Jones v. Colorado Casualty Insurance Company et al, No. 2:2012cv01968 - Document 39 (D. Ariz. 2013)

Court Description: ORDER granting 8 Defendant Trudy A. Spratta's Motion to Dismiss Plaintiff's claims against her. Signed by Senior Judge James A Teilborg on 9/4/13.(LSP)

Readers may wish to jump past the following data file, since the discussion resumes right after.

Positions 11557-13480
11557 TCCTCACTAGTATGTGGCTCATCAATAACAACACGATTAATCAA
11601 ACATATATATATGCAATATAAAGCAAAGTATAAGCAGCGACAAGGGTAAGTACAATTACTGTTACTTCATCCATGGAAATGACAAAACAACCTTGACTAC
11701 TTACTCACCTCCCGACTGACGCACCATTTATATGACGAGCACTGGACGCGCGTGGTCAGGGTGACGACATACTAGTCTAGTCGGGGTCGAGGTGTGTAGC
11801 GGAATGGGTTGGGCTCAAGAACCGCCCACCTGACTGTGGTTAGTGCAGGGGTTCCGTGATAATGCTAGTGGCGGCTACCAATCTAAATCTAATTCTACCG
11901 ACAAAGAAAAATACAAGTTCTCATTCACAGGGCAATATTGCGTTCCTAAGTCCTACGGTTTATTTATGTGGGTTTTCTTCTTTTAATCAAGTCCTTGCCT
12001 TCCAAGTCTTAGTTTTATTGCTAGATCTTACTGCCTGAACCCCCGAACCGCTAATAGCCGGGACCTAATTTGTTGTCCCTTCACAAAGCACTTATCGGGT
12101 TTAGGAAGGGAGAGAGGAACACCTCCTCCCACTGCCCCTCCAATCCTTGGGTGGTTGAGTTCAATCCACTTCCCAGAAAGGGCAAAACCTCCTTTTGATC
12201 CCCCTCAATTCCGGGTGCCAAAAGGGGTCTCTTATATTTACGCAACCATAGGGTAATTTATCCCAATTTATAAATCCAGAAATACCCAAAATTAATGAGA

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Jones v. Colorado Casualty Insurance Company et al 1 Doc. 39 WO 2 3 4 5 6 7 8 IN THE UNITED STATES DISTRICT COURT 9 FOR THE DISTRICT OF ARIZONA 10 11 Anthony Jones, 12 No. CV 12-1968-PHX-JAT Plaintiff, 13 v. ORDER 14 15 Colorado Casualty Insurance Co.; Trudy A. Spratta, XYZ Corps.; John Does 126, 16 Defendants. 17 18 Pending before the Court is Co-Defendant Trudy Spratta’s (“Defendant” or 19 “Spratta”) Motion to Dismiss Plaintiff’s claims against her. (Doc. 8). Plaintiff has filed a 20 Response (Doc. 10) and Spratta has filed a Reply (Doc. 11). The parties have requested 21 oral argument on the pending motion, however, because both the parties submitted 22 memoranda discussing the law and evidence in support of their positions, because the 23 Court has addressed this exact issue recently in Young v. Colorado Casualty Group, Inc., 24 CV-12-2302-PHX-JAT, 2013 WL 840618 (D. Ariz. Mar. 6, 2013), and because oral 25 argument would not have aided the Court’s decisional process, the Court will not grant 26 oral argument concerning this matter. See e.g., Partridge v. Reich, 141 F.3d 920, 926 (9th 27 Cir. 1998); Lake at Las Vegas Investors Grp., Inc. v. Pac. Dev. Malibu Corp., 933 F.2d 28 724, 729 (9th Cir. 1991). The Court grants Spratta’s motion for the following reasons. 1 I. BACKGROUND 2 Plaintiff Anthony Jones suffered an on-the-job injury and filed a claim with 3 Defendant Colorado Casualty Insurance Company (“Colorado Casualty”) for worker’s 4 compensation benefits. Spratta handled Jones’ worker’s compensation claim as Colorado 5 Casualty’s claims adjuster. Although he eventually received at least some of the benefits 6 to which he was entitled, Jones experienced a great deal of difficulty working with 7 Colorado Casualty. 8 Jones brought this action in Arizona state court by filing a complaint (the 9 “Complaint”) alleging a breach of the duty of good faith and fair dealing that resulted in 10 wrongfully denied and unreasonably delayed benefit payments. (Doc. 1-1). Jones named 11 Colorado Casualty and Trudy Spratta as defendants, as well as several fictitious John Does 12 and XYZ Corporations. (Id. at 2-4). Colorado Casualty removed the action to this Court 13 based on diversity of the parties. (Doc. 1). 14 The Complaint Jones filed alleges three claims for relief. The first claim is alleged 15 only against Colorado Casualty for breach of the duty of good faith and fair dealing. 16 (Doc. 1-1 at 8–10). The second claim is alleged only against Spratta for aiding and 17 abetting Colorado Casualty’s breach of the duty of good faith and fair dealing. (Id. at 10– 18 11). The third claim1 alleges both Defendants are liable for punitive damages. (Id. at 11– 19 12). The Complaint alleges Colorado Casualty is vicariously liable for the acts of its 20 employees or agents such as Spratta, and that Colorado Casualty is directly liable for a 21 breach of the duty of good faith and fair dealing. (Id. at 3–4, 8-10). As for Spratta, the 22 Complaint alleges only that she is “personally liable for her own acts and omissions 23 insofar as she aided and abetted Defendant COLORADO CASUALTY in its violations of 24 the Arizona Worker’ [sic] Compensation Act and the duties of good faith and fair dealing 25 owed to Mr. Jones.” (Id. at 4). The only factual allegations in the Complaint are that an 26 adequate investigation was not conducted and that Jones’ claims for payment were 27 28 1 In the Complaint, the three claims are labeled “First Claim,” “Second Claim,” and “Fourth Claim.” (Doc. 1-1 at 8, 10, 11). Because there are only three claims, the Court will refer to the claim labeled “Fourth Claim” as the third claim. -2- 1 delayed and denied without any reasonable basis. (Id. at 5–7). 2 Spratta filed the pending Rule 12(b)(6) Motion to Dismiss. (Doc. 8). Spratta 3 argues she should be dismissed from this lawsuit because her actions are the sole basis for 4 Plaintiff’s claims against Colorado Casualty, and she took those actions as Colorado 5 Casualty’s agent. Even if Colorado Casualty breached its duty of good faith and fair 6 dealing via Spratta’s actions, she argues, one actor performing one set of actions cannot 7 simultaneously form the basis for both primary and secondary liability. In other words, 8 Spratta argues one cannot aid and abet one’s self. 9 II. ANAYSIS 10 A. 11 The Court may dismiss a complaint for failure to state a claim under Federal Rule 12 of Civil Procedure 12(b)(6) for two reasons: (1) lack of a cognizable legal theory; or (2) 13 insufficient facts alleged under a cognizable legal theory. Balistreri v. Pacifica Police 14 Dep’t, 901 F.2d 696, 699 (9th Cir. 1990). To survive a 12(b)(6) motion for failure to state 15 a claim, a complaint must meet the requirements of Federal Rule of Civil Procedure 16 8(a)(2). Rule 8(a)(2) requires a “short and plain statement of the claim showing that the 17 pleader is entitled to relief,” so that the defendant has “fair notice of what the . . . claim is 18 and the grounds upon which it rests.” Bell Atlantic Corp. v. Twombly, 550 U.S. 544, 555 19 (2007) (quoting Conley v. Gibson, 355 U.S. 41, 47 (1957)). Federal Pleading Requirements 20 Although a complaint attacked for failure to state a claim does not need detailed 21 factual allegations, the pleader’s obligation to provide the grounds for relief requires 22 “more than labels and conclusions, and a formulaic recitation of the elements of a cause of 23 action will not do.” Twombly, 550 U.S. at 555 (internal citations omitted). Rule 8(a)(2) 24 “requires a ‘showing,’ rather than a blanket assertion, of entitlement to relief. Without 25 some factual allegation in the complaint, it is hard to see how a claimant could satisfy the 26 requirement of providing not only ‘fair notice’ of the nature of the claim, but also 27 ‘grounds’ on which the claim rests.” Id. (citing 5 C. Wright & A. Miller, Federal Practice 28 and Procedure §1202, pp. 94, 95 (3d ed. 2004)). Thus, Rule 8’s pleading standard -3- 1 demands more than “an unadorned, the-defendant-unlawfully-harmed-me accusation.” 2 Ashcroft v. Iqbal, 556 U.S. 662, 678 (2009) (citing Twombly, 550 U.S. at 555). 3 In deciding a motion to dismiss under Rule 12(b)(6), the Court must construe the 4 facts alleged in the complaint in the light most favorable to the drafter of the complaint 5 and the Court must accept all well-pleaded factual allegations as true. See Shwarz v. 6 United States, 234 F.3d 428, 435 (9th Cir. 2000). Nonetheless, the Court does not have to 7 accept as true a legal conclusion couched as a factual allegation. Papasan v. Allain, 478 8 U.S. 265, 286 (1986). 9 B. A Secondary Act is Required to Aid and Abet a Primary Act 10 In his first claim, Plaintiff alleges Colorado Casualty breached its duty of good 11 faith and fair dealing via the actions of Spratta, who was acting as Colorado Casualty’s 12 claims adjuster. For purposes of this Motion, the Court accepts that allegation as true. 13 His second claim alleges that Spratta, in her individual capacity, aided and abetted 14 Colorado Casualty in breaching its duty of good faith and fair dealing to Jones. In order to 15 state a claim against Spratta, Plaintiff must allege facts sufficient to show that Spratta, as 16 an individual, met the legal elements of aiding and abetting. 17 As a federal court sitting in diversity, this Court is bound to apply Arizona 18 substantive law. McClaran v. Plastic Indus., 97 F.3d 347, 356 (9th Cir. 1996); Kabatoff v. 19 Safeco Ins. Co. of Am., 627 F.2d 207, 209 (9th Cir. 1980) (citing Erie R.R. Co. v. 20 Tompkins, 304 U.S. 64, 78 (1938)); Yazzie v. Olney, Levy, Kaplan & Tenner, 593 F.2d 21 100, 103 n. 4 (9th Cir. 1979). “Arizona recognizes aiding and abetting as embodied in 22 Restatement [(Second) of Torts] § 876(b), that a person who aids and abets a tortfeasor is 23 himself liable for the resulting harm to a third person.” Wells Fargo Bank v. Ariz. 24 Laborers, Teamsters & Cement Masons Local No. 395 Pension Trust Fund, 38 P.3d 12, 25 23 (Ariz. 2002). In order for there to be harm to a “third person,” there must be at least 26 two tortfeasors. See Restatement (Second) of Torts § 876 cmt. a (1977) (“Whenever two 27 or more persons commit tortious acts in concert, each becomes subject to liability for the 28 acts of the others, as well as for his own acts.”); see also Gibson-Jones v. Berkel & Co. -4- 1 Contractors, Inc., 2008 WL 782568 (N.D. Cal. 2008) (“[A] single actor (as a matter of 2 legal tautology) cannot aid and abet (or conspire with) itself.”). 3 The Complaint alleges two “persons” are tortfeasors: Colorado Casualty and 4 Spratta. The only factual allegations in the Complaint are that an adequate investigation 5 was not conducted and that Jones’ claims for payment were delayed and denied without 6 any reasonable basis. (Doc. 1-1 at 5–7). Taken as true, these facts could amount to a 7 breach of the duty of good faith and fair dealing, which is a “tortious act.” 8 Restatement (Second) of Torts § 876 cmt. a. Plaintiff explicitly alleges this tortious act 9 was committed by Colorado Casualty—not by Spratta. (Doc. 1-1 at 8) (first claim for 10 relief alleged only against Colorado Casualty); (Doc. 10 at 2) (“The only cause of action 11 alleged against [Spratta] is one for aiding and abetting Colorado Casualty’s breach of the 12 duty of good faith and fair dealing.”). In order for Spratta and Colorado Casualty to have 13 committed “tortious acts in concert,” there must be some factual allegation showing a 14 separate tortious act was committed by Spratta. Because the Complaint alleges no such 15 facts, Plaintiff has failed to state a claim against Spratta. See 16 In his Response, Plaintiff relies on Morrow v. Boston Mutual Life Insurance 17 Company, CIV. 06-2635-PHX-SMM, 2007 WL 3287585 (D. Ariz. Nov. 5, 2007), for the 18 proposition that an insurer’s agent may be held liable for aiding and abetting the insurer. 19 Although Morrow supports that proposition, that proposition does not support Plaintiff’s 20 claim against Spratta. The plaintiff in Morrow was receiving monthly disability payments 21 from his insurer. Id. at *1. The Morrow plaintiff claimed his insurer committed the tort of 22 bad faith by purposefully hiring a biased medical examiner as part of a “claim termination 23 scheme.” Id. The Morrow plaintiff alleged the medical examiner committed the tort of 24 aiding and abetting “by providing a biased and unsubstantiated opinion” of the plaintiff’s 25 health. Id. at *5. Thus, in Morrow, there were two tortious acts alleged: (1) purposefully 26 hiring a biased examiner in bad faith; and (2) aiding and abetting the bad faith by 27 providing a biased and unsubstantiated medical opinion. Each act was alleged against a 28 different defendant. Here, Plaintiff alleges only one tortious act: failing, in bad faith, to -5- 1 conduct an adequate investigation and make timely benefits payments. 2 Plaintiff additionally relies on Warner v. Southwest Desert Images, LLC, 180 P.3d 3 986 (Ariz. Ct. App. 2008), for the proposition that an agent is not excused from 4 responsibility for a tort merely because he is acting on behalf of his employer. Again, that 5 proposition does not support Plaintiff’s claim against Spratta. In Warner, a pest control 6 company’s employee sprayed chemicals that caused injury to the plaintiff. Id. at 991. On 7 summary judgment, the trial court found the employee was negligent and the pest control 8 company was vicariously liable under respondeat superior. Id. The issue of damages 9 went to trial. Before the end of the trial, the trial court entered a directed verdict in favor 10 of the employee on the basis that the company was clearly liable for the employee’s 11 actions. Id. at 991–92. The Arizona Court of Appeals reversed the trial court’s directed 12 verdict against the employee, holding that respondeat superior liability is joint and 13 several. Id. at 992; see Ariz. Rev. Stat. § 12-2506(D)(2); Restatement (Third) of Agency § 14 7.01 (2006). Unlike respondeat superior, which is a theory of vicarious liability, aiding 15 and abetting is a theory of secondary liability. The Warner plaintiff claimed both the 16 employer and the employee were liable for the employee’s negligence. Plaintiff here 17 claims only Colorado Casualty is liable for breach of the duty of good faith and fair 18 dealing. Plaintiff’s separate aiding and abetting claim against Spratta requires Plaintiff to 19 allege Spratta took separate action “in concert” with the actions giving rise to Plaintiff’s 20 claim against Colorado Casualty. Plaintiff alleges no such action. 21 Finally, Plaintiff alleges Colorado Casualty has a “non-delegable duty of good 22 faith and fair dealing,” (Doc. 1-1 at 3), and suggests that “under Arizona law it is unlikely 23 that Ms. Spratta could commit violat[ions of] the duty of good faith and fair dealing.” 24 (Doc. 10 at 3). It is true that, under Arizona law, an insurance carrier may not “escape 25 liability” by delegating its duty of good faith and fair dealing to another. Walter v. 26 Simmons, 818 P.2d 214, 223 (Ariz. Ct. App. 1991). However, it does not follow that 27 Spratta must have committed the separate tort of aiding and abetting merely because she 28 was the agent through which Colorado Casualty breached its duty. Indeed, Plaintiff -6- 1 argues that “[w]ithout the adjuster’s inadequate investigation and her refusal to make the 2 required payments, Colorado Casualty would not have” committed a tort against Plaintiff. 3 (Doc. 10 at 4). Thus, under Arizona law, Spratta and Colorado Casualty were acting as a 4 single legal entity. See, e.g., Perry v. Apache Junction Elementary Sch. Dist. No. 43 Bd. 5 of Trs., 514 P.2d 514, 517 (Ariz. Ct. App. 1973) (“[A]gents and employees of a 6 corporation cannot conspire with their corporate principal or employer when acting in 7 their official capacities on behalf of the corporation and not as individuals for their 8 individual advantage.”). Accordingly, because Plaintiff has failed to allege Spratta took 9 any actions in her individual capacity “in concert” with the actions giving rise to 10 Plaintiff’s claim against Colorado Casualty, Jones’ aiding and abetting claim against 11 Spratta will be dismissed. 12 Alternatively, Plaintiff has failed to allege facts sufficient to satisfy the elements 13 of aiding and abetting. In Arizona, “a person who aids and abets a tortfeasor is himself 14 liable for the resulting harm to a third person” when three elements are met: (1) the 15 primary tortfeasor commits a tort that causes injury to the plaintiff; (2) the defendant 16 knows that the primary tortfeasor’s conduct constitutes a breach of duty; and (3) the 17 defendant substantially assists or encourages the primary tortfeasor in the achievement of 18 the breach. Wells Fargo, 38 P.3d at 23. 19 of good faith and fair dealing is based entirely on Spratta’s conduct—not Colorado 20 Casualty’s—Spratta could not have known that the primary tortfeasor’s conduct 21 constituted a breach of duty. Spratta could not have known about conduct that did not 22 exist. Because Plaintiff’s claim for breach of the duty 23 C. 24 Plaintiff also alleges Colorado Casualty and Spratta are liable for punitive 25 damages. (Doc. 1-1 at 11–12). Spratta argues that she cannot be liable for punitive 26 damages if, as the Court has found, Plaintiff has not adequately alleged a tort against him. 27 (Doc. 8 at 6). Plaintiff does not dispute this contention. 28 Punitive Damages Require an Underlying Tort In Arizona, “before a jury may award punitive damages there must be evidence of -7- 1 an ‘evil mind’ and aggravated and outrageous conduct.” Linthicum v. Nationwide Life Ins. 2 Co., 723 P.2d 675, 680 (Ariz. 1986). Punitive damages require evidence of “‘something 3 more’ than the conduct necessary to establish the tort.” Rawlings v. Apodaca, 726 P.2d 4 565, 577 (Ariz. 1986). Here, the only “conduct” alleged is against Colorado Casualty. 5 Spratta cannot be liable for punitive damages unless she committed an underlying tort. 6 Because Plaintiff has not adequately alleged a tort against Spratta, his claim for punitive 7 damages against her must be dismissed as well. 8 III. 9 10 11 12 CONCLUSION Based on the foregoing, IT IS ORDERED that Defendant Trudy A. Spratta’s Motion to Dismiss Plaintiff’s claims against her (Doc. 8) is granted. Dated this 4th day of September, 2013. 13 14 15 16 17 18 19 20 21 22 23 24 25 26 27 28 -8-